Wednesday, 21 May 2014

Making a Tiny Victorian Hall Lantern

I have been searching for some light fittings for my half scale dollhouse, however, in this scale I have not been able to find any affordable lights which are not clunky and look out of scale. I did find some that were nice but were about $150 - $200 each, which is too much if you want to light a whole house. 

So, I decided to make my own. The first light fitting I need to make it the entrance hall light because it will be closest to the lighting pack (which will sit under the stairs). 

I decided on a Victorian hall lantern. I love these lanterns so much! 

There are many different styles, but the common elements include leaded stain glass in simple geometric patterns, and quatrefoil patterned edging. 

To make my little lantern, I first found some cheap, thin bangles.

I also tracked down some fancy jewellery wire with a nice gothic-type pattern. 

I cut the bangle into 8 equal lengths to form the top and bottom frame of the four sided lantern.

I then cut small sections from the decorative wire and used them to cap the edges of the frame, top and bottom.

I then bent two lengths of wire for the "handle" on the top.

I then glued these two lengths on as you can see below.

Once the top and bottom frames were done I cut four equal rectangles from acetate for the glass. These glued into a cube easily using a plastics glue. 

Then I popped the top and bottom framing sections onto the acetate cube.

Next I used a length of gold tape to use for the leading (bought from a gold supply shop). This is thin lead strip tape with an adhesive backing which can be cut into very thin strips and simply stuck down to look like leading on glass. I also used it to cap the four side edges of the lantern.

The use of super glue to glue the metal frame to the acetate oxidises the acetate, thus making it a little cloudy. I personally like this because I think it makes the glass look old. 

I bought glass paints to colour the acetate however (after spending a lot of money on the paint) changed my mind because it did not give a smooth finish. Instead I bought coloured cellophane, cut it into pieces and glued it to the inside of the lantern.

The outcome is surprisingly real and effective!

Im still debating whether I have made the lantern the right scale for the hall. I feel it might be a tiny bit big. I guess it will become more clear once the other finishes are in.

I have been thinking of making some more to sell on Etsy (in both 1:12 and 1:24). Thoughts?


  1. Hello Emily,
    I think you did a terrific job. the lantern looks wonderful and very realistic. I have seen many lanterns and they tend to be quite large sometimes...especially if they hang from the ceiling and are the main light source of a room. I don't thin kit is too big, but rather I think the ceiling is a little low for it...maybe if it did not hang so low that might make the scale work better.
    Big hug,

  2. Beautiful!!! Thank you. ;)

  3. I agree with Giac they look so real and it does need to be a bit higher. Great Job


  4. I am always amazed at how something can go from a thought to something like this! It is very pretty! Giac has a point. I would think a person would bump their head coming down the stairs. As for Ebay or Etsy...I say SELL, SELL, SELL!

  5. Fenomenal!!! Me encanta como queda.

  6. Hi Emily! This is awesome work, the lamp is successful and very beautiful!
    Regarding its size: I agree with Giac. Regarding the selling: please, DO :D!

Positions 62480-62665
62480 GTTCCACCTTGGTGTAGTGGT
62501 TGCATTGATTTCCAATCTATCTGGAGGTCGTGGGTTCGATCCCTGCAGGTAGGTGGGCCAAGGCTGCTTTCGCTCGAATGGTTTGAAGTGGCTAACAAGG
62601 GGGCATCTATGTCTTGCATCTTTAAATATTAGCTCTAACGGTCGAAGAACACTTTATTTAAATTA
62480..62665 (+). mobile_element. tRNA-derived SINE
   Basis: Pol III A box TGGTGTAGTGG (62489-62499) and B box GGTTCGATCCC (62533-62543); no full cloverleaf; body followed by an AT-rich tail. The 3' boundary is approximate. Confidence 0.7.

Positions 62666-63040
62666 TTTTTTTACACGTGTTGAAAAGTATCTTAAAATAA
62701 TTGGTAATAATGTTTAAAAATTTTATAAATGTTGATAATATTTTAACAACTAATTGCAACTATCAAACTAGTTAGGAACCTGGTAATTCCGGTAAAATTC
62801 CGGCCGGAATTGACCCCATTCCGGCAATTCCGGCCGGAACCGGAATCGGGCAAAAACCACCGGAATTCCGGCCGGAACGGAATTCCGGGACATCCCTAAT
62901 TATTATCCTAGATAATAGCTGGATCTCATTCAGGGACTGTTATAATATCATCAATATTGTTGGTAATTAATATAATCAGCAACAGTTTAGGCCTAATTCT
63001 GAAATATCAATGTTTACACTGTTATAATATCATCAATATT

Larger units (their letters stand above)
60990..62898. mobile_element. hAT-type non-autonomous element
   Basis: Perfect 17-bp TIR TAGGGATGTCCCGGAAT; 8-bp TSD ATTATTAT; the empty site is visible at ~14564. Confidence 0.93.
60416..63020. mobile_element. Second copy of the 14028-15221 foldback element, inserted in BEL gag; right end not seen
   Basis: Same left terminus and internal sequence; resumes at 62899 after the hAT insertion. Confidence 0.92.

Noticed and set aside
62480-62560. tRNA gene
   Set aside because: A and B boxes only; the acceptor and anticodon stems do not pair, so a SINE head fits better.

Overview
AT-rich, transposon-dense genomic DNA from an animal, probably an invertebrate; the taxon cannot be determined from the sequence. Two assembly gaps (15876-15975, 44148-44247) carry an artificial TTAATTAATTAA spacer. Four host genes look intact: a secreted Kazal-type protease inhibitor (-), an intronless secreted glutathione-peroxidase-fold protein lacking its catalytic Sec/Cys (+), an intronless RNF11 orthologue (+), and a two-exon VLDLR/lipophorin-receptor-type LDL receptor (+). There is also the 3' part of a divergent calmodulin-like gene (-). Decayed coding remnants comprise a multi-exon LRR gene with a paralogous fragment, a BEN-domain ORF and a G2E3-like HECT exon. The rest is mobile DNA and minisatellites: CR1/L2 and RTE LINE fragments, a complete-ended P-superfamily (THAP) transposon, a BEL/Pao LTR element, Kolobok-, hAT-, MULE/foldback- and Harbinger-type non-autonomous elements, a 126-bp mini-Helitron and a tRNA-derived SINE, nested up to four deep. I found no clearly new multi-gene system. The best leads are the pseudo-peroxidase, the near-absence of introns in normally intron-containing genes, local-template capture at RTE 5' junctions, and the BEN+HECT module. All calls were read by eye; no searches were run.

Kind regards, Ilona

  7. I just found your blog (pinterest i think) and i wanted to let you know that I think what you do is amazing! Such great work and very inspiring. I lost my mom 10 years ago and still have not touched a dollhouse that she never got to work on. Your blog sparked something that just makes me want to create and learn new things that would make her proud. Sorry if i'm sounding crazy lol but i wanted to share. Thanks and you've gained a new reader :)

  8. I think it's great and the size is ok. I would shorten the pin it's hanging from, to give more of a sense of space. Oops, I just read that Giac and others have said the same! If you hang it from a bit of chain you could add a grain of rice bulb and I don't think anyone else has a lantern for sale on etsy in 1/12th scale quite like it!

  9. The lantern is fantastic, I agree with everyone else though about the height. I have seen these in situ and they are very big too. I would sell them, though I have a warning, it might be better to use araldite glue. I found superglue can just suddenly give, if you use it to glue metal. P.s. Araldite is holding your opera house together in Sydney :D x

  10. Hello. I just found your blog and have been reading from start to finish over the weekend. You do some beautiful and interesting stuff. I would love to do a Gustavian style house and I also have a Willowcrest in it's box, ready to one day be a high Victorian using the same Brodnax wallpapers. Thanks for all the inspiration. I look forward to seeing more of your work. And also, so much talent in Australia! I live in country Victoria (east of Melbourne).

  11. Please do make some to sell on Etsy in 1/24th scale! It is much harder to find a variety of lights in this scale than it is in 1/12th scale. You are extremely creative and have done a wonderful job of this lantern. I agree that raising it and lighting it with an LED light (even a chip) would really give this foyer an impact.

  12. Wonderful job Emily, you are so resourceful. I agree with others' comments I think you lanterns would sell like hotcakes.

  13. I agree with everyone here, by all means sell these precious lanterns. And consider pairs or sets as people like to place two by the front door, or on a balcony/patio.

  14. I agree with everyone here too.Amazing work , great ideas ! Congrats! and you have a new reader.